Blissful, blissful sleep. At 9 p.m. last night I pulled the hand-loomed blanked up to my chin and sank into the two thin pillows doubled beneath my head. There was no television to distract me. My cell phone has no international service, so it wouldn’t be beeping every time I received an email. A few gringos conversed on the balcony outside of my hotel room door and street noises floated through the room’s only window, but I was so exhausted that I was asleep in moments and did not wake until morning. I have been existing on three or four hours of sleep per night for more than a month as I prepared for my four-month backpacking trip through Mexico, Central and South America and this 12 hours of uninterrupted unconsciousness was a balm to my sleep deprived condition.
Hotel Lerma is a typical family-owned Mexican hotel. The building is old and patched but charming, built in a rectangle around a large open-air courtyard. The entrance gate is locked at 10 p.m., providing additional safety for parked cars and guests, however since the owners live on site, there is always someone available to open the big wooden doors for guests who stay out late. My room is modest but clean, with terra cotta tile floors, heavy wooden furniture, and crazy colors – marine blue for the concrete walls and bright turquoise for the doors and windows. The bathroom is tiny but adequate: the toilet flushes, the sink has running water, and the shower, which sprays directly onto the floor in one corner of the room and drains through the tile floor, has hot water (although the water smells like a cross between shrimp and iron).
Apparently this property used to be a favorite with Mexicans vacationing in Mazatlan but over the past few years it has been discovered by gringos like me who travel on a budget. I met two of them last night as I dragged my backpack and small suitcase up to the second floor. At the top of the stairs I was greeted by two U.S. expats, a 40-ish man who came in January for carnival and never left, and a retiree who spends three months per year in Mexico. As we chatted my nose told me everything I needed to know. “A little Ganja going on here?” I asked. The younger man hesitated, then grinned. “A little,” he admitted. Although I no longer partake, I am not likely to forget the sweet smell.
After settling in, I wandered around the neighborhood a bit. While most tourists stay in the “Golden Zone” – the part of town with all the glitzy, upscale tourist resorts – Hotel Lerma is in the old section of the city. I much prefer this area of town, with its authentic restaurants and historic buildings. On the Malecon, a broad promenade bordering the ocean, I found one of those authentic restaurants and enjoyed my first Mexican dinner of fresh shrimp covered in three different sauces (spicy barbecue, thick cream sauce, and a green chile sauce), along with tortillas, a basket of chips and salsa, and a giant fresh pineapple juice and coconut milk drink. My bill came to about $10, and this was an expensive restaurant; later I discovered dozens of street stalls where I can eat for $3 or $4. With delicious, inexpensive food and hotel rooms priced at $12.50 per night, it’s not hard to understand why so many Americans are moving to Mexico.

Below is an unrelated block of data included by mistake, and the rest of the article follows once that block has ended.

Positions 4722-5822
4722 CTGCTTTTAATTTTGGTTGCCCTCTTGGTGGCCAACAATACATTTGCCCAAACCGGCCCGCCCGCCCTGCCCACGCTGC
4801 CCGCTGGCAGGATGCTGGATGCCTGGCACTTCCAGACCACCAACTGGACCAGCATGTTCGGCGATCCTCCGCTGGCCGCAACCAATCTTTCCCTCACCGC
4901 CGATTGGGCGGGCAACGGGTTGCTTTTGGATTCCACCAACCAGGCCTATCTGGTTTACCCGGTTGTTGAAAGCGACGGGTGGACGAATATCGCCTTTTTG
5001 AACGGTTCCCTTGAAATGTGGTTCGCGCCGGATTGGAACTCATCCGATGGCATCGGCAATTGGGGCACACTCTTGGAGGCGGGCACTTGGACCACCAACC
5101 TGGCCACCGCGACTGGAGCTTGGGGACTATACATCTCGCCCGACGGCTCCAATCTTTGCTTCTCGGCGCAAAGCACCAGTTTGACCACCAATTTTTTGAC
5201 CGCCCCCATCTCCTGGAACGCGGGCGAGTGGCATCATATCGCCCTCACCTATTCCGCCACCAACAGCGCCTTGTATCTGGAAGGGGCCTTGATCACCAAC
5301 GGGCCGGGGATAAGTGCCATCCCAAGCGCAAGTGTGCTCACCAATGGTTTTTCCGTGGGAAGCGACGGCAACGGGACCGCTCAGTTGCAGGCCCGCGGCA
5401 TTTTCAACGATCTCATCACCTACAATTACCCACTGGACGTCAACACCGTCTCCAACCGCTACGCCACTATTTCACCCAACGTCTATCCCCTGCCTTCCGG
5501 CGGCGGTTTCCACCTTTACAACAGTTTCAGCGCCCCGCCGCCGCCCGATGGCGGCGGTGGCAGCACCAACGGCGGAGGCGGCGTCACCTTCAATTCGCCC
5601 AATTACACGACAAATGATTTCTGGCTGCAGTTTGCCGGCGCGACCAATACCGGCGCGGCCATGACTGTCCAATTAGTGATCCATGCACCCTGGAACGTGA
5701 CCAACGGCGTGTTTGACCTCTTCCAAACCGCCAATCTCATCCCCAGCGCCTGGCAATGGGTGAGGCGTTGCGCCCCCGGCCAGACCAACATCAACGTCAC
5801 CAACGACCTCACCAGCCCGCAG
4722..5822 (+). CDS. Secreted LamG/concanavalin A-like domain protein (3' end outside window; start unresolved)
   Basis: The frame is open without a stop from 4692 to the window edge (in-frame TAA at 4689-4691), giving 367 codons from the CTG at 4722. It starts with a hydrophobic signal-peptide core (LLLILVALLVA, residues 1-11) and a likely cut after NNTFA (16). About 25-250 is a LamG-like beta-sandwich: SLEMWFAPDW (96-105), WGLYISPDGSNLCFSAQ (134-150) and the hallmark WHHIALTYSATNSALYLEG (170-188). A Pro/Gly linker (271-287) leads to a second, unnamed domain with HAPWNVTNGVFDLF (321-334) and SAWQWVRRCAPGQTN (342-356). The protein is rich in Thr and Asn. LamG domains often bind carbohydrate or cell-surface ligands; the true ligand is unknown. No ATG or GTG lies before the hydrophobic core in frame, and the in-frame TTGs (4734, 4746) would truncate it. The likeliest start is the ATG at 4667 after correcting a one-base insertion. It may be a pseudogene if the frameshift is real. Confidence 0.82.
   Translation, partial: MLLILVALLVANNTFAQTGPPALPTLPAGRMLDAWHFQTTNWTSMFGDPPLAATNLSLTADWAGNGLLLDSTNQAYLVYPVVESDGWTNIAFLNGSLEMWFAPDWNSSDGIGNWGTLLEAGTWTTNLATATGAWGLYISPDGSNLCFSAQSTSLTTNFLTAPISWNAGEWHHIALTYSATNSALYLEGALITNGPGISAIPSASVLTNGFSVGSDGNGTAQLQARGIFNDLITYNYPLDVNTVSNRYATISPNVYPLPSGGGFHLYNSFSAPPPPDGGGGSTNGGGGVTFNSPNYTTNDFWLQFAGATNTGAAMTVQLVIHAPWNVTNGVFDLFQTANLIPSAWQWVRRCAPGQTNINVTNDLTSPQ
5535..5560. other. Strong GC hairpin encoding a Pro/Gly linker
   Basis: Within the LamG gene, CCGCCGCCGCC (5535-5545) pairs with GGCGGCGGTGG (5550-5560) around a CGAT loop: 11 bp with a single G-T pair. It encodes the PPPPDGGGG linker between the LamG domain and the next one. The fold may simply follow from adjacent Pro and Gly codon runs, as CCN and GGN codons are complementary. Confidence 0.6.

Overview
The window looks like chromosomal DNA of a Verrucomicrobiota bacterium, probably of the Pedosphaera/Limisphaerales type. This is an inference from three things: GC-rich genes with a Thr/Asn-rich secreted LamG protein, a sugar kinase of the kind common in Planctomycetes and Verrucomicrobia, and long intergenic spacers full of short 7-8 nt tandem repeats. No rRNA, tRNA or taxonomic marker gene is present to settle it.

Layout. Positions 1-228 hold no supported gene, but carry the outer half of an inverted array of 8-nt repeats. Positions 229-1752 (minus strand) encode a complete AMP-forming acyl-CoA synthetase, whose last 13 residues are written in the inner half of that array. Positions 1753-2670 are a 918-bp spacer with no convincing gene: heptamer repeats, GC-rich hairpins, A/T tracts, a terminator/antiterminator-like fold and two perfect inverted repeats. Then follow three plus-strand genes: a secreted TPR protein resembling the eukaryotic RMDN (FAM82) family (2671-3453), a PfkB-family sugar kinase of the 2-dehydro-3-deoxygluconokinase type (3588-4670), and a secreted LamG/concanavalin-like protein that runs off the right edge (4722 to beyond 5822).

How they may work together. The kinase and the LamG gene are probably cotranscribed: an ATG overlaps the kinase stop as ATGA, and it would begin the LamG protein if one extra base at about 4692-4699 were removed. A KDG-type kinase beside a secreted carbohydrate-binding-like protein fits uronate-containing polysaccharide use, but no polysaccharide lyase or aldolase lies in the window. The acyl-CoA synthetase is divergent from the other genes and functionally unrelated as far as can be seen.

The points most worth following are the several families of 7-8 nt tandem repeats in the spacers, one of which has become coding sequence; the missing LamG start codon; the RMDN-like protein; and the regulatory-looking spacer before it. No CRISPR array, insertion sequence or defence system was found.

15 thoughts on “Sleeping in Mazatlan”
I am traveling to mazatlan with a husband and two kids. We want to save money, I was thinking Hotel Lerma…but not sure because of the kids…
If you have a family, kids, do not stay at Lerma Hotel. This hotel is not safe for kids or women travelers. Stay at La Siesta more comfortable fairly inexpensive better for a family. Close to shopping and a beach.
After all your preparations in getting away it must be a relief to get a good night’s sleep – it looks a bit basic to me but at that price, you can’t complain.
It looks like you are making the adjustment to travel well! I like the colorful room. I always find the first few nights of traveling again is a bit shocking as I get used to budget living again. Glad you could get some good sleep…it makes a huge difference!
Sounds like you are up for one heck of an adventure. Looking forward to the updates.
You’re making me yearn for the buckets of shrimp we enjoyed during our Mazatlan stay many years ago! We, too, stayed in a hotel for locals outside the Golden Triangle & enjoyed the experience immensely – the local families were so friendly. Very glad you caught up on your sleep – been enjoying your pictures, too!
Hi Suzi! Posted a lot of photos on Twitter today – I assume that’s where you saw them. Much more coming in the next post. Thanks for reading along.
And this is EXACTLY why I want to retire in Mexico.
Britt, I must admit that has crossed my mind, too.
Barbara, Sounds like you are having quite the adventure. I live in Mazatlán and had been curious about the Hotel Lerma, so thank you!
Enjoy your stay – will you be here for long?
Hot water and a flushing toilet. Pretty good for those prices. Add to that a good night’s sleep. Well, that is priceless.
Have a safe journey, my friend. I look forward to reading your posts.
Glad to see you reporting in, Barbara. I’m looking forward to reading more about your trip as it progresses.
Hola, I tried to contact Carlos several times. por favor reserve a room . I stayed there many times. email [email protected]. 7325700807..Eduardo Vay mi amigo is Fermin Chavez a friend of Carlos. Plan to arrive. Dec. 21, 22, Gracias. Please confirm. EJV
BARBArA, i AM SO HAPPY THAT YOUR JOURNEY HAS BEGUN. (Darn computer) it doesn’t type as fast as I think. I love the pictures, they remind me of when I was in Merida, Mexico and also in Guatemala, we also live in a Casa much like in your pictures. I will be following and anticipating your further adventures. May the sun be in your face and the wind at your back and may you always be blessed with good fortune and safety. Love ya, C…